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Above: Dusk over Cape Town with the mountain on the left and Lion’s Head on the right. The 72nd South African Museums Association national conference was held in the last week of June at a venue close to this view.

Welcome to the sixth edition of the Digital Picture Library Manager blog designed to add value to the management of your picture and media collections as well as to keep you up to date with developments at Africa Media Online and the world of digital imaging that could be of benefit you.
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URGENT MATTERS:
A. The early bird offer for this year’s Digital Masterclasses ends Monday June 30. Further information and booking forms can be found at this link: Digital Campus
B. The closing date for applications for the African Photo Entrepreneur Programme is Monday June 30. Further information can be found at this link: African Photo Entrepreneur Programme
C. The first intake for 70% funding for digitisation under the African Image Pipeline project ends Monday June 30.For further information please visit this link: Grant Funding for Digitisation of Image Collections
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In this edition:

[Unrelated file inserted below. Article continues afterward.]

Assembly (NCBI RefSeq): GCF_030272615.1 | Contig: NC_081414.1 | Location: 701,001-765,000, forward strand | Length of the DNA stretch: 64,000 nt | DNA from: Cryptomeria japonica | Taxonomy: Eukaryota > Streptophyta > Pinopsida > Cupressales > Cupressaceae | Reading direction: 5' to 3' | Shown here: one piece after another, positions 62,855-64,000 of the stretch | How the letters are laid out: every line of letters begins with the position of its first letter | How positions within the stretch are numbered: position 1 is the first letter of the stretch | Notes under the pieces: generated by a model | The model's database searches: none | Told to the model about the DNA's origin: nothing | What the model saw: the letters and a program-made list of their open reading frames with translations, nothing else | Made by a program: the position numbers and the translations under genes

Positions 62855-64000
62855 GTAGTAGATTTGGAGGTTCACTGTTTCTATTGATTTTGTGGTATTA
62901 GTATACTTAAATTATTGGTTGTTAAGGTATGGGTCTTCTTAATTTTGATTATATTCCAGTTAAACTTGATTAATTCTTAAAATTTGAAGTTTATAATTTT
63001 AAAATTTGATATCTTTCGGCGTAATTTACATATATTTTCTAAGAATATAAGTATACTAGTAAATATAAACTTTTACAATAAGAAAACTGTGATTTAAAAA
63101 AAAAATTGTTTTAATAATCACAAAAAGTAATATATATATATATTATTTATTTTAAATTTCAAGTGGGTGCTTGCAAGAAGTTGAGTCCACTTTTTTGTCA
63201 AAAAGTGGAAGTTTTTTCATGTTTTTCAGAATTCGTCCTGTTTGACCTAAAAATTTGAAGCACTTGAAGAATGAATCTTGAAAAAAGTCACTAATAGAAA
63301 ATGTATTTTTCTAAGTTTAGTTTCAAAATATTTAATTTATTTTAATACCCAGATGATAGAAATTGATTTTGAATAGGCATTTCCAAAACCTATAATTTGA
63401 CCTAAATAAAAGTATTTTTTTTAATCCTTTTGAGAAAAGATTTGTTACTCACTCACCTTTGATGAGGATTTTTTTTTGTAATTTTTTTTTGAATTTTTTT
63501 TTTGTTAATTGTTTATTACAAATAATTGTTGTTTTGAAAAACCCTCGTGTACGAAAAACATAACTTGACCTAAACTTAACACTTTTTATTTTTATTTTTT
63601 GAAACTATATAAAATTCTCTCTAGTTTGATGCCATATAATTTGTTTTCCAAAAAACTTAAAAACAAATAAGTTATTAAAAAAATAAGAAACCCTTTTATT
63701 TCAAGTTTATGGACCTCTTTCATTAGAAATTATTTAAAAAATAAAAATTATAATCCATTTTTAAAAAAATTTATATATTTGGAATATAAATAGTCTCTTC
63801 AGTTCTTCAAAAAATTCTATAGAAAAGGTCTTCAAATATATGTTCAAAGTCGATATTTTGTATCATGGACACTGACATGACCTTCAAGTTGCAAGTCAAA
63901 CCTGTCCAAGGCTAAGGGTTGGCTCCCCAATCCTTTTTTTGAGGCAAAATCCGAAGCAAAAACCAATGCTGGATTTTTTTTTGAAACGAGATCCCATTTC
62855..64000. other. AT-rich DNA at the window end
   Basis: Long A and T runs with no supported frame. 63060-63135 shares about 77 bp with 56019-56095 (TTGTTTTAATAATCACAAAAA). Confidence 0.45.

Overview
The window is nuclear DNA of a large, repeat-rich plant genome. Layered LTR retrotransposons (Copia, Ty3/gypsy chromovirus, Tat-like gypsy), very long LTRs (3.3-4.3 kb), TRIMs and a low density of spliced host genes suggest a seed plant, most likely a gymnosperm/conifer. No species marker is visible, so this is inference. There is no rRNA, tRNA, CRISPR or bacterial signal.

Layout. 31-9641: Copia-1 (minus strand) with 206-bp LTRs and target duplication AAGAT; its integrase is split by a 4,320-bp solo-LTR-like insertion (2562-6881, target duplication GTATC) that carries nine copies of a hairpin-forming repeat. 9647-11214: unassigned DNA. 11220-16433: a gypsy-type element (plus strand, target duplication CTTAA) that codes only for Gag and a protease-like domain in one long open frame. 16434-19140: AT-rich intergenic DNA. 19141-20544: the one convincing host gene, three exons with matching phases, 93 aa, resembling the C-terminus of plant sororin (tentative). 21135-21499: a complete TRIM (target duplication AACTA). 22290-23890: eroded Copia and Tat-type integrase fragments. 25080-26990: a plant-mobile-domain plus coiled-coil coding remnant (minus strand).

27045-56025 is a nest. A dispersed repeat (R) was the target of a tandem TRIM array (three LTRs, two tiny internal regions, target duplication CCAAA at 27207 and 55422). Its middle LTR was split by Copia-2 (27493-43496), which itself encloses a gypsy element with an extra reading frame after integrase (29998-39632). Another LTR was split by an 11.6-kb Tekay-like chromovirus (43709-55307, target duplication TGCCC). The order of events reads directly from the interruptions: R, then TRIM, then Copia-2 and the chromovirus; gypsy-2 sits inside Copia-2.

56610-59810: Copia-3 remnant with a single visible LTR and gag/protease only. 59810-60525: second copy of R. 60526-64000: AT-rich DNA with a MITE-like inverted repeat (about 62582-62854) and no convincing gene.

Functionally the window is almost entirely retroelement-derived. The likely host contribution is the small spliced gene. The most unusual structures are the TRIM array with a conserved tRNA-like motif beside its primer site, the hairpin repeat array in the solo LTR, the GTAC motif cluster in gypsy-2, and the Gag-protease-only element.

1. World Expert in Digital Asset Management to Teach at August Masterclasses
2. Sacred and Secret: Pictures of the 72nd South African Museum’s Association national conference
3. Eminent International Panel of Judges for the African Photo Entrepreneur Programme
4. Dominique Le Roux, Media Manager
5. The Tragedy of Xenophobia in South Africa

1. World Expert in Digital Asset Management to Teach at August Masterclasses

World authority on digital asset management, Peter Krogh, will be teaching in South Africa for the first time in August

Celebrated author of The DAM Book (The Digital Asset Management Book), Peter Krogh, has confirmed his availability for Africa Media Online’s annual digital masterclasses in August. Peter will be in South Africa to conduct a series of masterclasses in Cape Town, Johannesburg and Pietermaritzburg as part of Africa Media Online’s Digital Campus.

Not a stranger to the southern hemisphere, last year Peter conducted workshops in conjunction with the Australian Institute of Professional Photographers and Nikon Australia in Sydney, Melbourne, Brisbane and Auckland. This will, however, be the first time he will be presenting in South Africa. An alpha tester for Adobe Photoshop, last year alone Peter conducted masterclasses in conjunction with the Professional Photographers of America (PPA), the North American Nature Photography Association (NANPA), the American Society of Media Photographers (ASMP) and UK-based Association of Photographers Limited (AOP), and gave seminars at Imaging USA, the National Association of Professional Photographers’ Photoshop World, PDN’s PhotoPlus Expo and the Adobe Photoshop Lightroom Adventure.